The zeolite may also be employed as an adsorbent, after at least partial dehydration, a step which may be carried out by heating the zeolite to 200-600" C. in an inert atmosphere, such as air or nitrogen, under atmospheric or reduced pressure, or by maintaining the zeolite under vacuum at room temperature or above for a suitable time. As an example, zeolite ZSM3 may serve to adsorb and remove water from natural gas.
Zeolite ZSM-3 may be suitably prepared by forming a reaction mixture containing lithium oxide, sodium oxide, alumina, silica, and water and having a composition, in terms of mole ratios of oxides, falling within the following ranges:
Satisfactory crystallization can be carried out by maintaining the mixture at temperatures of about 20 to 120 C., the pressure being atmospheric or at least that corresponding to the vapor pressure of water in equilibrium with the mixture of reactants. The reaction period may extend from several hours to several days. At lower temperatures in the foregoing range, and at lower alkali to silica ratios, the reaction period tends to be longer. In any event, the mixture is kept at the selected temperature until the desired crystalline zeolite product is formed. The zeolite crystals are then separated from the mother liquor and washed, preferably with distilled water, until the eflluent wash water in equilibrium with the product has a pH of preferably below 11. It is of course advantageous to employ soluble initial reactant materials, such as aqueous solutions of sodium aluminate, aluminum chloride, sodium silicate, sodium hydroxide, lithium chloride, lithium hydroxide, etc. Also useful are silica hydrosol, silica gel, and silicic acid. The reaction mixture can be, and preferably is, prepared continuously.
Referring to the foregoing method, the preferred composition of the reaction mixture may be defined more or less graphically in terms of the composition diagram illustrated in the accompanying drawing. This comprises a ternary plot of the system N21 O-Li OSiO in terms of mole percent, and is to be interpreted in conjunction with the notation appearing thereon to the effect that the silicazalumina ratio of the mixture varies from 4:1 to 16:1 and the water2alkali ratio varies from 40:1 to 120: 1. As will be recognized, in this system the line KL represents 0 mole percent silica and the point M represents mole percent silica; the line LM represents 0 mole percent sodium oxide and the point K represents 100 mole percent sodium oxide; and line KM represents 0 mole percent lithium oxide and the point L represents 100 mole percent lithium oxide. The lines parallel to KL and extending toward point M represent increasing concentrations of silica, the first of such lines denoting 10 mole percent, the second 20 mole percent, and so on. The lines parallel to LM and KM have a similar meaning in relation to sodium oxide and lithium oxide, respectively. Attention is now called to the area ABCDEA. Mixtures having a composition falling within this area and characterized by having a SiO /Al O ratio of 4:1 to 16:1 and a ratio of 40:1 to :1 comprise the preferred reaction mixtures which lead to the formation of Zeolite ZSM-3.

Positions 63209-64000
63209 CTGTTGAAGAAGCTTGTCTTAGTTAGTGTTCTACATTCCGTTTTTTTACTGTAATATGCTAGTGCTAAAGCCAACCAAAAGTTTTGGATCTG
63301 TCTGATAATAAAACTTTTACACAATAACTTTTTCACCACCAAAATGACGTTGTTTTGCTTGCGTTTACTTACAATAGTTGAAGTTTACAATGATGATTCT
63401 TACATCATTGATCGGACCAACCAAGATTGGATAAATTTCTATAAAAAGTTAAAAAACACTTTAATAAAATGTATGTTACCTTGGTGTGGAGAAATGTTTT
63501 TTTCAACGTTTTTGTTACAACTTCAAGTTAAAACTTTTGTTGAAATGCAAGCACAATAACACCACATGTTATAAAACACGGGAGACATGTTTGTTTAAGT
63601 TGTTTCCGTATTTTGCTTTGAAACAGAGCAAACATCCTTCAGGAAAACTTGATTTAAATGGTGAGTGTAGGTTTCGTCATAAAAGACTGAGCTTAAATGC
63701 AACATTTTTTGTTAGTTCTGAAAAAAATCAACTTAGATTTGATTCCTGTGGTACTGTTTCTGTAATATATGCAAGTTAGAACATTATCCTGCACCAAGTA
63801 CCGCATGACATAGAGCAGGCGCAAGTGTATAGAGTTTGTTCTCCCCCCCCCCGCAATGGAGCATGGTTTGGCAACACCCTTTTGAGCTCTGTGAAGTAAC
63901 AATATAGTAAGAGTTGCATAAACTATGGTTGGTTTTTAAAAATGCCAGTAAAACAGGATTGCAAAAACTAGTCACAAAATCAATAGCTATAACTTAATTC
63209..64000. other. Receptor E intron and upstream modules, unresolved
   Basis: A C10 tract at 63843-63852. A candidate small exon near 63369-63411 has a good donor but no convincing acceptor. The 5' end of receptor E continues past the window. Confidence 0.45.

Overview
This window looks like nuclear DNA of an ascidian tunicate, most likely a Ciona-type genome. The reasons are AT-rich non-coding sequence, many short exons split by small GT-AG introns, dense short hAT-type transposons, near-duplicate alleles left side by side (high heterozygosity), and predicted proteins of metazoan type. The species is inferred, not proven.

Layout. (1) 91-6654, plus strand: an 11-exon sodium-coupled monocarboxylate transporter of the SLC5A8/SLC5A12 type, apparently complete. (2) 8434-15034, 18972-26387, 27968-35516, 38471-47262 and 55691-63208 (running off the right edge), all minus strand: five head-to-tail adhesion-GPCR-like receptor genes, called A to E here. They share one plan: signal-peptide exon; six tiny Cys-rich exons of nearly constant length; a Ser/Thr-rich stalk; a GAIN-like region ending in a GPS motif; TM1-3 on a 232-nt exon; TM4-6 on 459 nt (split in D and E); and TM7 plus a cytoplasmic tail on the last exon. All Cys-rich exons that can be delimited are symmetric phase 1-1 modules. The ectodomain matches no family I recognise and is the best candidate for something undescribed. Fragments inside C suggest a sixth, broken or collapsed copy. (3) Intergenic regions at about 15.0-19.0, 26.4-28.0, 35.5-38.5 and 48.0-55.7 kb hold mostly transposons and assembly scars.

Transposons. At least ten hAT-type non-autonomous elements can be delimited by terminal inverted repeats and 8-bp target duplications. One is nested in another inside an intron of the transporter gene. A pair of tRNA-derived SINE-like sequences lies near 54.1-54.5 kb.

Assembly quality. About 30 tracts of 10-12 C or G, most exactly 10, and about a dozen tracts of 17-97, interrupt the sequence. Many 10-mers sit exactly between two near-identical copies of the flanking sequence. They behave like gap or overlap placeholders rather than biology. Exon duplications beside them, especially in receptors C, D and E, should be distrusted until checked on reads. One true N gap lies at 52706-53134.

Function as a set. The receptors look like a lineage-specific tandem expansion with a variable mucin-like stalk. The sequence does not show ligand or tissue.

A preferred method of preparing the new zeolite comprises making use of a solution or mixture, for convenience deisgnated crystallization directing agent, or CDA, which contains sodium oxide, alumina, silica, and water. It is found that use of this mixture leads to better yields and appears to provide silica and alumina in desirably reactive form. As will appear, the CDA may be in the form of a clear solution, or a slurry or a filter cake. Three alternative methods may be described respecting the use of the CDA and the addition of the lithium oxidecontaining source compound to it. According to the first alternative, the CDA is in the form of a clear solution, and the first addition to it comprises a solution containing the lithium compound. According to the second alternative, additions are made to the CDA so that a slurry forms which is filtered, and the lithium compound is added to the filter cake. According to the third alternative, a nonlithium containing filter cake is formed which contains the CDA, and this cake is divided into two parts, to one of which the lithium compound is added, after which the two parts are mixed and heated in the presence of a solution containing lithium oxide and water to eifect crystallization of the zeolite.
Considering the first alternative in more detail, a solution of the CDA is formed containing sodium oxide, alumina, silica, and water and having a composition, in terms of mole ratios of oxides, within the following ranges: